Payment Reform: Not This Year

The push to payment reform for health providers has apparently stalled, at least for this year, according to a report in today’s Boston Globe, which described the main reason for the delay as “disagreements among key officials, legislators, and providers over how best to control health care spending.”

Despite consensus among many that the current fee-for-service system contributes to escalating costs, and a recommendation from a state commission one year ago that the state adopt a new payment system quickly, Senate President Therese Murray told the newspaper that she will not file legislation to change the system this year as she originally planned. Ms. Murray attributed the delay in part to the “logistical and political complexity of changing a system that has been in place for decades,” according to the Globe report.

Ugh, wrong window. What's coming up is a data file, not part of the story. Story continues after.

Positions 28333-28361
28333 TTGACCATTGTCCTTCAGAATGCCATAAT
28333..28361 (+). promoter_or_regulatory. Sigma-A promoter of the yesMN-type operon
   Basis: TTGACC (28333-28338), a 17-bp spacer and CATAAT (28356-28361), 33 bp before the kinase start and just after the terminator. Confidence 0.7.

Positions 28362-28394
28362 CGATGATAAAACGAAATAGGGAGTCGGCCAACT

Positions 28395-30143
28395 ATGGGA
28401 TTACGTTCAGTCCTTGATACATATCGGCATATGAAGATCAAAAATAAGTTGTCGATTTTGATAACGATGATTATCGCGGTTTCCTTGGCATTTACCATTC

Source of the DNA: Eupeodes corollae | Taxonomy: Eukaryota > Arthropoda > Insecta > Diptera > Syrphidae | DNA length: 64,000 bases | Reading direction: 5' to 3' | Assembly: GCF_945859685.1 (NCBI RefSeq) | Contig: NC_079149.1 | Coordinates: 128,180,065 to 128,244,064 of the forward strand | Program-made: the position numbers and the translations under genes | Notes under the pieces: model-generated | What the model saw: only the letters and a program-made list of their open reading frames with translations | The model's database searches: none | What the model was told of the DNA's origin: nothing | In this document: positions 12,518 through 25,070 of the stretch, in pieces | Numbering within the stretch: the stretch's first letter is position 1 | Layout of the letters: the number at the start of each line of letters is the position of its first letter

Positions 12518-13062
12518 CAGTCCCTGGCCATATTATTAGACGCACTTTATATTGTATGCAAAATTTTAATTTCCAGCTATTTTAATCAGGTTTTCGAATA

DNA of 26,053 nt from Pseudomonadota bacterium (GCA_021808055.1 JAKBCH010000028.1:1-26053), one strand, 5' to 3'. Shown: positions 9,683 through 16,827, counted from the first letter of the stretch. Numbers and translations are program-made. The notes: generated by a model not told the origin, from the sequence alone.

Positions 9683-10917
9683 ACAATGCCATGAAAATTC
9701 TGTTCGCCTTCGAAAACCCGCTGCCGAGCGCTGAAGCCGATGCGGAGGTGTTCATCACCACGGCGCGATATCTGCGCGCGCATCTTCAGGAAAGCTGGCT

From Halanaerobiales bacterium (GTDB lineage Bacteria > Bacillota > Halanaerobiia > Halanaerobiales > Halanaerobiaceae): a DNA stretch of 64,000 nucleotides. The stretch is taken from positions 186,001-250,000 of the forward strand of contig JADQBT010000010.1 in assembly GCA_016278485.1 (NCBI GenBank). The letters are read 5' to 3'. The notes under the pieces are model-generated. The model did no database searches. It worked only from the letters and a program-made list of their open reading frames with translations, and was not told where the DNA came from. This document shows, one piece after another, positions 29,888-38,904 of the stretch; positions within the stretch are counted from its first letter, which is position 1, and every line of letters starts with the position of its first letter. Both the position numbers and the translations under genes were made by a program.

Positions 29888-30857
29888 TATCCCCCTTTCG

The Special Commission on the Health Care Payment System (which included current MMS President Alice Coombs, M.D. as a member) has recommended that the state move away from a fee-for-service system to one of  “global payments,” which offers providers a set payment for all of a patient’s care for a year.  Yet Ms. Murray told the Globe that global payments may not be right for all providers. Health care “is a huge portion of our economy and workforce, and we don’t want to negatively affect our economy,” she said.

According to the Globe story, drafts of legislation on health care cost control have been passed between the Patrick administration and Senate leaders, but full agreement is yet to be reached on specifics.

The Globe story also said that the Massachusetts Hospital Association “plans to release a detailed plan this month for establishing a board to oversee the transition to a new payment system.”

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